10. My kids never went to public school. My husband's involvement is: * To listen to me ramble about plans and problems and to make suggestions if that seems helpful. * To help our kids finish things they didn't get done during the school day because they were unfocused. This came up a fair bit with our son this year, where he'd fritter away his time during the school day and then needed to spend half an hour knuckling down with dad looking over his shoulder in the evening. Maybe twice a month. * To occasionally help out via FaceTime from his office. Mostly this comes up when our daughter isn't up for listening to me explain a math concept, but will gladly let him do it. Perhaps four times a year. * For a couple of years, he taught them piano, but they now have outside piano lessons. * To oversee schoolwork on the rare days when I'm away for some reason. For example, he takes the day off from work so I can go to our twice-annual homeschool reviews without the kids, and he does school with them on those days based on the list of work I leave behind. Kind of like a substitute teacher! :) * To go on some field trips with us. I make all the curriculum decisions, do all the planning, teach almost all of the lessons, etc.
  11. I've had my box for about 3 weeks; we start on August 4th. I have History with Reading 3, with the advanced readers, LA 3, LA 2, and second grade intermediate readers. I'll be combining my second and fourth grade kids. I did not buy science or math through them -- I was put off by the inclusion of a non-secular science textbook (Real Science 4 Kids), and I wasn't entirely sure what I wanted to do for math at the time I ordered. I've been pre-reading some of the books and considering what I might need to add or change, particularly in the way Native Americans are depicted. On the whole, I'm happy with my curriculum choice, and am looking forward to the year. We are doing some work ahead of time on pre-Columbian America, since the program starts with Columbus. I also wish there were a bit more information in the IG about the historical facts around which some of the historical fiction is centered. For example, there is a book on Squanto in History 3, and the IG notes that some customers have complained about historical inaccuracies in the book. It would be nice if they told you what the known facts are, so you didn't have to go look it up in other resources. (The main problem I have with that particular book is the emotions/attitudes Squanto is depicted as having, which seem far-fetched to me.) The LA looks great for my kids. Laid-back yet still covering everything I consider important at this age. I think the schedule will be helpful for me, as I like for my homeschooling to be as routinized as possible.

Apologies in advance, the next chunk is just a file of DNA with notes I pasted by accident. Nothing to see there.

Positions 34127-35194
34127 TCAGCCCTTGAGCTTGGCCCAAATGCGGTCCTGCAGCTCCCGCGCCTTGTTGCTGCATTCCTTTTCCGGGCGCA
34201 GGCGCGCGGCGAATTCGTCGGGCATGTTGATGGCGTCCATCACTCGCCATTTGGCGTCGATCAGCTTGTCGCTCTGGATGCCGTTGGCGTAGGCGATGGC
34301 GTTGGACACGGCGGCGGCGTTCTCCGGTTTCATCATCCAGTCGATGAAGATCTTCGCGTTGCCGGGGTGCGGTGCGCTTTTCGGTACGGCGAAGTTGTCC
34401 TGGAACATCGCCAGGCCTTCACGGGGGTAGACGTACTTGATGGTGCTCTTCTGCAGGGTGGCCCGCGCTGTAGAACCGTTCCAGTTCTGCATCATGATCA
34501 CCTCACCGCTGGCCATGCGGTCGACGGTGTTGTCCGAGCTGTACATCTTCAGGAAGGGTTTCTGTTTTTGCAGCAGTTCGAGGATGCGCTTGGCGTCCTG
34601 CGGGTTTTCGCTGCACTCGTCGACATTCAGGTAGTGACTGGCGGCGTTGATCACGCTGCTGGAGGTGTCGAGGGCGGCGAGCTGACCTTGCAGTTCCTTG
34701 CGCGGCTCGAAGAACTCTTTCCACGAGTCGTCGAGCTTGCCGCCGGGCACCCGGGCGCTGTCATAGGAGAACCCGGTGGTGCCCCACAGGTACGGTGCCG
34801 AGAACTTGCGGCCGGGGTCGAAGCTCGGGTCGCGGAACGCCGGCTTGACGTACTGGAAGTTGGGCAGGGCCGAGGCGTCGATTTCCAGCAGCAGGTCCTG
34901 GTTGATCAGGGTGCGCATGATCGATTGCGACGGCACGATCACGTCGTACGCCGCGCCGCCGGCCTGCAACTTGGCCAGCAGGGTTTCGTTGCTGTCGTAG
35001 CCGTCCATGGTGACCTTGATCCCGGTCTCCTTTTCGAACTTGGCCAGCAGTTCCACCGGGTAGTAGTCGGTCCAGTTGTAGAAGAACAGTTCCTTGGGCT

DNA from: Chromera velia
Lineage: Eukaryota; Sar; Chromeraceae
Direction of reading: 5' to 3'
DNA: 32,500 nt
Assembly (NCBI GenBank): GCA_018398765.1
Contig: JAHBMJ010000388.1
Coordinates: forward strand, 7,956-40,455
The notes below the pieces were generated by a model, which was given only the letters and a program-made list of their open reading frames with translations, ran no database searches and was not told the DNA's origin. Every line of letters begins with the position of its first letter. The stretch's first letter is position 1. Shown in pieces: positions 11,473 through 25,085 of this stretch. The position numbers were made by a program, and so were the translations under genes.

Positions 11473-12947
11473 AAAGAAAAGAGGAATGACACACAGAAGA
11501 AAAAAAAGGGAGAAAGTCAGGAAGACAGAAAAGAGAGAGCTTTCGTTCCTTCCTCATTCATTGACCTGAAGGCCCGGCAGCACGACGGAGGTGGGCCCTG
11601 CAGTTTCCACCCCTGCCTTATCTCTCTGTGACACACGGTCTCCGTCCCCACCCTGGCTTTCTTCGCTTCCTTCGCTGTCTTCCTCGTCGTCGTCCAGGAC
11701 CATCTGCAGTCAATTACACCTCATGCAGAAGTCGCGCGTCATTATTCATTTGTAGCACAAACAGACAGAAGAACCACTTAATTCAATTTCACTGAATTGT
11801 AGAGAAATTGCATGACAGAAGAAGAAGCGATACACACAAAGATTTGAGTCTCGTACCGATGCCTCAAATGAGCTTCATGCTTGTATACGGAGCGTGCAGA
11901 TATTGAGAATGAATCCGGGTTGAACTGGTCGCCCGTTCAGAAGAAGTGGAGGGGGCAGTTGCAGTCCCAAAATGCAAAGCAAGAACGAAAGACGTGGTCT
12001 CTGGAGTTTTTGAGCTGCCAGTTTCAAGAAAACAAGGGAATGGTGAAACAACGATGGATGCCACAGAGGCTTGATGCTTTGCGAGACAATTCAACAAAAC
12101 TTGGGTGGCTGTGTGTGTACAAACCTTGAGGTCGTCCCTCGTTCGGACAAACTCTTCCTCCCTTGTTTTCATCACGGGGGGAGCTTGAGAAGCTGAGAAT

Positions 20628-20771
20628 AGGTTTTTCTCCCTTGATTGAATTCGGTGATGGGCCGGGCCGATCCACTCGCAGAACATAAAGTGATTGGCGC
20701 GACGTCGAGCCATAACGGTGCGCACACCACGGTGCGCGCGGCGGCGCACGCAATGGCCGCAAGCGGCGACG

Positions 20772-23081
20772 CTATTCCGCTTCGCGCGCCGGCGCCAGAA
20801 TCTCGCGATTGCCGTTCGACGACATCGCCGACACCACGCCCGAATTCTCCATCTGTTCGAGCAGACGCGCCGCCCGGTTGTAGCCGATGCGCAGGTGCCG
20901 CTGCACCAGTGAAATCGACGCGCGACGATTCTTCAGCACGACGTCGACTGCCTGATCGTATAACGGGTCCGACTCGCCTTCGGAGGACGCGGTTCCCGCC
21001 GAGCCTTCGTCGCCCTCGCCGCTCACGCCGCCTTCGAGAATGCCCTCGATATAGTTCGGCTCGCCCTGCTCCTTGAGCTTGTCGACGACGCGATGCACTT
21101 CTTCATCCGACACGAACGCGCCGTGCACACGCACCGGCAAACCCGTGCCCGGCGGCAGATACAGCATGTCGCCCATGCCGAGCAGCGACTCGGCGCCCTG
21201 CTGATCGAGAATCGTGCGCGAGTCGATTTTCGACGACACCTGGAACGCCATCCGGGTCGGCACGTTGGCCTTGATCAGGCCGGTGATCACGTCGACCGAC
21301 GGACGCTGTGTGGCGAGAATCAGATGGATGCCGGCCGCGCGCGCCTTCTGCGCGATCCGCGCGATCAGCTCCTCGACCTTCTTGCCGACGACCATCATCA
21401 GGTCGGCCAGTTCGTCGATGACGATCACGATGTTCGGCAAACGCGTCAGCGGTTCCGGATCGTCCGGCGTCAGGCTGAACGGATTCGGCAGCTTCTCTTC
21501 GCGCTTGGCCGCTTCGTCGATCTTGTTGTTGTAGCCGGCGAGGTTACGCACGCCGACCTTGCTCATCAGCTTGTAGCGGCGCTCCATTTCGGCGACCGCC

12. If you click on the button "Homeschools: Order the Iowa Tests," and then click on the grade level you want at the bottom of the resulting screen, you'll be able to order the tests. I believe you have to send them a copy of your college diploma before they'll consider you an "approved administrator" and sell you the tests. Best wishes!